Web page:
Brian Edwards Media

Is Judith Collins fit to be Minister of Corrections? I think not.



Just listened to an appalling performance by Judith Collins with John Campbell on Checkpoint re Ngapari Nui, a gang member doing wonderful work for Maori prisoners. Unthinking, irrational, blindly bigoted, closed-minded, just plain stupid. With these attitudes Ms Collins is not fit to be Minister of any portfolio requiring forward thinking or social understanding. Least of all Minister of Corrections.

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  1. You’ve only just noticed?

  2. I would include the appalling Paula Bennett and other dead wood ministers Anne Tolley, Maggie Barry and louise Upston.

    • I don’t have a brief of any sort for Collins but it rather suggests from your list that only female ministers are incompetent.

      Kinda like a bit of sexism isn’t it?

      • Ok, you would you like comment on the male ministers, no problems at all.

        Not one current male minister from John Key up is worth commenting on.

    • 2.2

      You missed Hekia Parata but then, she is easy to miss.
      I suppose I’ll be accused of racism, now.

      • No, I won’t, but apparently, according to Grant Robertson, it is sexist to criticise Jacinda Ardern.

        Back to the point at issue. I seem to remember a generation ago we had an increasing debate about an evil system called apartheid. As a result many wanted a zero-tolerance policy on sporting contacts with South Africa…even though there were examples of the subtle undermining of apartheid by continuing to engage, e.g., sport in the Republic began a process of integration courtesy of the 1970 All Blacks, South African non-whites were inspired by the individual efforts of Maori and Pacific Island rugby players such as Sid Going and Bryan Williams competing brilliantly against their supposed white superiors.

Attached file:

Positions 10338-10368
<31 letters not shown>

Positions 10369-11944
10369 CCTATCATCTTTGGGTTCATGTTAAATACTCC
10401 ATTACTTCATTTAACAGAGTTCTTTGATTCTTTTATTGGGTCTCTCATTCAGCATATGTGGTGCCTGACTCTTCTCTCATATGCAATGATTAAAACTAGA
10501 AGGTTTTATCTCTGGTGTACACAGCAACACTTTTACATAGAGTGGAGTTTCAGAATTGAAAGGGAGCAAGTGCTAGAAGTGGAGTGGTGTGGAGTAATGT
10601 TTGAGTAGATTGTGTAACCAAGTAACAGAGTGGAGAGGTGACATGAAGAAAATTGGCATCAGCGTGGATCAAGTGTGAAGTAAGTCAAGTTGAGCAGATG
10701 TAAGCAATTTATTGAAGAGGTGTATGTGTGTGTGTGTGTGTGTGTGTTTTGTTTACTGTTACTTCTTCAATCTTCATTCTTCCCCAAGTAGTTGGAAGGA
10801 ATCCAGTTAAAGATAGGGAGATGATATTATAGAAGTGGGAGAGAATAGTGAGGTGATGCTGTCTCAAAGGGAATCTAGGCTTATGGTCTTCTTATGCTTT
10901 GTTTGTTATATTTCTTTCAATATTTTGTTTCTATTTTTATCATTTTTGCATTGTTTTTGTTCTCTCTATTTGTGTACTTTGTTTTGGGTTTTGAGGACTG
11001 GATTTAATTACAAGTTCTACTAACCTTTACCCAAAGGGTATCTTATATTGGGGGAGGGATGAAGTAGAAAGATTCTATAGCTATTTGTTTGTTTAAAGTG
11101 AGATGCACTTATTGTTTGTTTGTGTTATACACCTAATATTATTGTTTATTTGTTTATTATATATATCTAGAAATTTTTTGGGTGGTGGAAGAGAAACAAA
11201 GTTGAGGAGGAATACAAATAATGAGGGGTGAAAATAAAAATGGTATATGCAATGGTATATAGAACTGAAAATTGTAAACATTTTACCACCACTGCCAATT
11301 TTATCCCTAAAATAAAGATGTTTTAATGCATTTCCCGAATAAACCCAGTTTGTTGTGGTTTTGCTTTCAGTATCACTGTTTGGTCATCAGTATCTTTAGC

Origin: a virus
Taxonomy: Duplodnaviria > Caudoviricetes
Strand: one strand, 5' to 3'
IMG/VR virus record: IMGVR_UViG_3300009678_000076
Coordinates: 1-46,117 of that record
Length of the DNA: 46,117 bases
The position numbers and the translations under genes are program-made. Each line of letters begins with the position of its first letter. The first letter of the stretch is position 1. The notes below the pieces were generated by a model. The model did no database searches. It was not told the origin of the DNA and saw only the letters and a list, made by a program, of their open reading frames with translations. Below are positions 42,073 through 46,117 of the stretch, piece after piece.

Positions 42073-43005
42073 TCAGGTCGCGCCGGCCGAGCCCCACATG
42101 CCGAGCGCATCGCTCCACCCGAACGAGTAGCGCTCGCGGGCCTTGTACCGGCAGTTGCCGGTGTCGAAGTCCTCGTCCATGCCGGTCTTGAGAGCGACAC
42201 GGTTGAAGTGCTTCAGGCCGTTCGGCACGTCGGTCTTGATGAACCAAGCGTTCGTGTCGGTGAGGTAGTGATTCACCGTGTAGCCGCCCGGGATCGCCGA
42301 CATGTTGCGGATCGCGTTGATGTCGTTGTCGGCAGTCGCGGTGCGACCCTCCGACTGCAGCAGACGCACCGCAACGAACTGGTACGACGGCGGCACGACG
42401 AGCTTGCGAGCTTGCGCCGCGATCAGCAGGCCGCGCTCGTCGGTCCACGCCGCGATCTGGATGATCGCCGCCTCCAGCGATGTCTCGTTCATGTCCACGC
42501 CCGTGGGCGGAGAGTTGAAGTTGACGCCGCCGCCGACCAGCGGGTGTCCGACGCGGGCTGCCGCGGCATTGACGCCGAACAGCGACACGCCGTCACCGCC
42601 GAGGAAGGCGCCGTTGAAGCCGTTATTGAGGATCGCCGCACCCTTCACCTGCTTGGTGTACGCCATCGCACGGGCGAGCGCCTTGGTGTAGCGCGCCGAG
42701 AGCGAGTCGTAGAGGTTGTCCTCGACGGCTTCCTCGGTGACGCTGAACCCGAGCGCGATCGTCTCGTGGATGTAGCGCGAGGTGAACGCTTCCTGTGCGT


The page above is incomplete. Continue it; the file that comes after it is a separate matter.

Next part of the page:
But in the end it was decided that apartheid had to be shunned, as the “message” of our abhorrence and rejection of it was compromised by continued engagement, and the apartheid regime was in some ways reinforced and entrenched. So individuals had to miss out…for the greater good.

        As inappropriate an analogy as it may be, Black Power is an evil organisation. Not all its members are thoroughly evil, indeed like white South Africans of the apartheid era, some have good qualities. But no matter how well-intentioned or justifiable, any exceptions to the policy of ‘no contact’ lent legitimacy to evil.

        Therefore I support Judith Collins’ decision, which I say demonstrates her competence, character, and courage to stick to a good principle.

  3. Prohibition,guilt by association ,its a slippery slope Collins takes us down.

  4. I hope Judith Collins heard the interview with Dennis O’Reilly urging people to judge on the basis of individual performance not on affiliation. I’ve always been especially leery of condemning people because of who they hang out with not because they’ve personally done anything ‘wrong’. This is not least because there used to be this bloke called Hitler except with him it was the Communists, the Socialists and the Jews. Not that our Judith is a Nazi by any stretch of the imagination. Someone needs to point the finger at the real culprits and bigots here – the Vindictive Sentencing Trust who rushed off to tell tales and who got the whole issue completely wrong as usual

  5. Judith would have been wiser to judge on individual performance.
    I suspect that she was speaking to lots of ignorant people
    who are members of the party she represents and members of the sentencing trust.
    Calling out such ignorance helps us strive for a better society, thanks Brian.

  6. I recently met a wonderful woman who works WITH the under-privileged.Her empathy and compassion were obviously exactly what those folk need. From what little I saw of him on TV, Ngapari Nui seems to be of a similar ilk, working WITH the prisoners – unlike Ms Collins who seems to just want to keep putting the boot in. Sad.

  7. “Judith has been a competent minister, and will quickly be able to pick up the Police and Corrections portfolios that she has successfully held before.”